- During the last 30 years, Dr. Larry Bellipanni, associate professor
of biological sciences at The University of Southern Mississippi,
has witnessed the evolution of the science fair. Gone are the days
when a "tornado-in-a-jar" or a plaster volcano could bring
a smile to the judge's face and a ribbon to its owner. These days,
students are more likely to stand in front of flow charts and computer
monitors, grilled by judges wanting to know every intricacy of their
three local high school students can expect next week when they
travel with Bellipanni and team of students from Mississippi to
the Intel International Science and Engineering Fair in Cleveland,
a weeklong competition featuring about 1,200 of the world's most
promising future scientists.
we're bringing as great a group of kids as we've ever brought,"
said Bellipanni, quite possibly the nation's leading expert on science
fairs. The author of the only existing dissertation on science fairs,
Bellipanni was recently used as a source on a story in the New York
Times detailing the changing face of the competitions.
these kids are very scientifically literate, and they're going to
be competing against some of the toughest competition they've ever
faced in their lives," he said. "It just keeps getting
better every year."
a sophomore at Presbyterian Christian School, was the overall winner
at the State Science and Engineering Fair held at Reed Green Coliseum
in March. Messer, whose father is a local cardiologist, will present
his study on the "Effect of Body Habitus on the Reliability
of Cardiac Nuclear Imaging."
using a computer to see how effective nuclear images are in seeing
heart problems," Bellipanni explained. This is Messer's second
year to attend the international competition, which runs from May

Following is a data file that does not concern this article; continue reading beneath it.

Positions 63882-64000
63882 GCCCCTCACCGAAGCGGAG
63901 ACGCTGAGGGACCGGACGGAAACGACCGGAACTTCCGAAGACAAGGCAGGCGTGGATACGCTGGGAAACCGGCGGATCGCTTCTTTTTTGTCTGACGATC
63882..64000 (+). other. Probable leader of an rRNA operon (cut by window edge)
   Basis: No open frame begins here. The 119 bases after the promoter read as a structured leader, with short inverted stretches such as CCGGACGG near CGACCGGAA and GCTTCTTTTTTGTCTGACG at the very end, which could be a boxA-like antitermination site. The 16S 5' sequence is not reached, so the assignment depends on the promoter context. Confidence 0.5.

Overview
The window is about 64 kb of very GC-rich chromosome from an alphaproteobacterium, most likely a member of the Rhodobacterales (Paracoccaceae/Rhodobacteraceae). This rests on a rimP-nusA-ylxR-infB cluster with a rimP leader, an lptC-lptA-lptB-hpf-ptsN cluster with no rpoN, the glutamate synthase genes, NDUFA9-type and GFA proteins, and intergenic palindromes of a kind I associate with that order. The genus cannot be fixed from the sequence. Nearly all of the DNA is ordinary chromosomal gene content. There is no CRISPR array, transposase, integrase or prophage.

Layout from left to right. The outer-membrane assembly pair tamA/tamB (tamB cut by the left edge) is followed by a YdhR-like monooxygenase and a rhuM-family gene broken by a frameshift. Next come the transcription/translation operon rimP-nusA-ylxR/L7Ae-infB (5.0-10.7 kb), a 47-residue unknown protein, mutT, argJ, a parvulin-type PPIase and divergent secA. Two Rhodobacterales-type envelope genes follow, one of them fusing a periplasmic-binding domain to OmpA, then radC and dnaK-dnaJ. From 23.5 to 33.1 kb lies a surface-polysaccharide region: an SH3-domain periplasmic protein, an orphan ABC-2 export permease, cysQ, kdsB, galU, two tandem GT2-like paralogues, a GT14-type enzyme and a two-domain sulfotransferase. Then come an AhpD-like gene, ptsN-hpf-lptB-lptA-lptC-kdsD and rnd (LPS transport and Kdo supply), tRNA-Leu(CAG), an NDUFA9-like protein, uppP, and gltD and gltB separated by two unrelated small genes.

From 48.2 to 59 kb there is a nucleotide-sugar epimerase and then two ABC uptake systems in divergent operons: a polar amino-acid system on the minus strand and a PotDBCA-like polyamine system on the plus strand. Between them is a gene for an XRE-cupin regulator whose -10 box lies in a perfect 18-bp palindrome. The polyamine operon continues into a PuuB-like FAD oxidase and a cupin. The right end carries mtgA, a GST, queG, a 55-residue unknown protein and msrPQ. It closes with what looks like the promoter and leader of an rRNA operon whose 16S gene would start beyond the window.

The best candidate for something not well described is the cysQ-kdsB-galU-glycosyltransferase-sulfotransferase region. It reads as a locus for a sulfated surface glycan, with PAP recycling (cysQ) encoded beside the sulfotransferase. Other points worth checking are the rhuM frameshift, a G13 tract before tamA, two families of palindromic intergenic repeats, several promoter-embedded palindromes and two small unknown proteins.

11-17 and features students from South America, Mexico, Canada,
Germany, Russia, England and Ireland.
a junior at Oak Grove, designed an electronic polling system using
a sophomore from Hattiesburg High School, will compete as an alternate.
Goertzen will defend her presentation on the "Effects of Wing
Aspect Ratio and Wing Shape on Glider Flight."
her own wings out of balsawood to find out their effects on a glider,"
categories ranging from math and computer science to medical health,
botany and gerontology, the competition offers thousands of dollars
in scholarships and cash prizes.
holds seven regional fairs, which send their winners to the state
science fair. Fourteen individual winners from the state fair, including
three teams - 23 students overall - will take a furnished bus to
Cleveland. There, contestants will set up their presentations for
the 1,200 or so judges who will interact with the students on a
who was recently appointed to a three-year council on the international
science fair, said that presentation is only one part of the competition.
"Scientific imagination, scientific input - all the things
you do in the scientific method," are all part of the test,
set up where all of the judges in that category can go by,"
Bellipanni said. "They may see anywhere from 150-200 judges,
so they've got to be able to go and talk. It's going to be the toughest
thing they've ever done."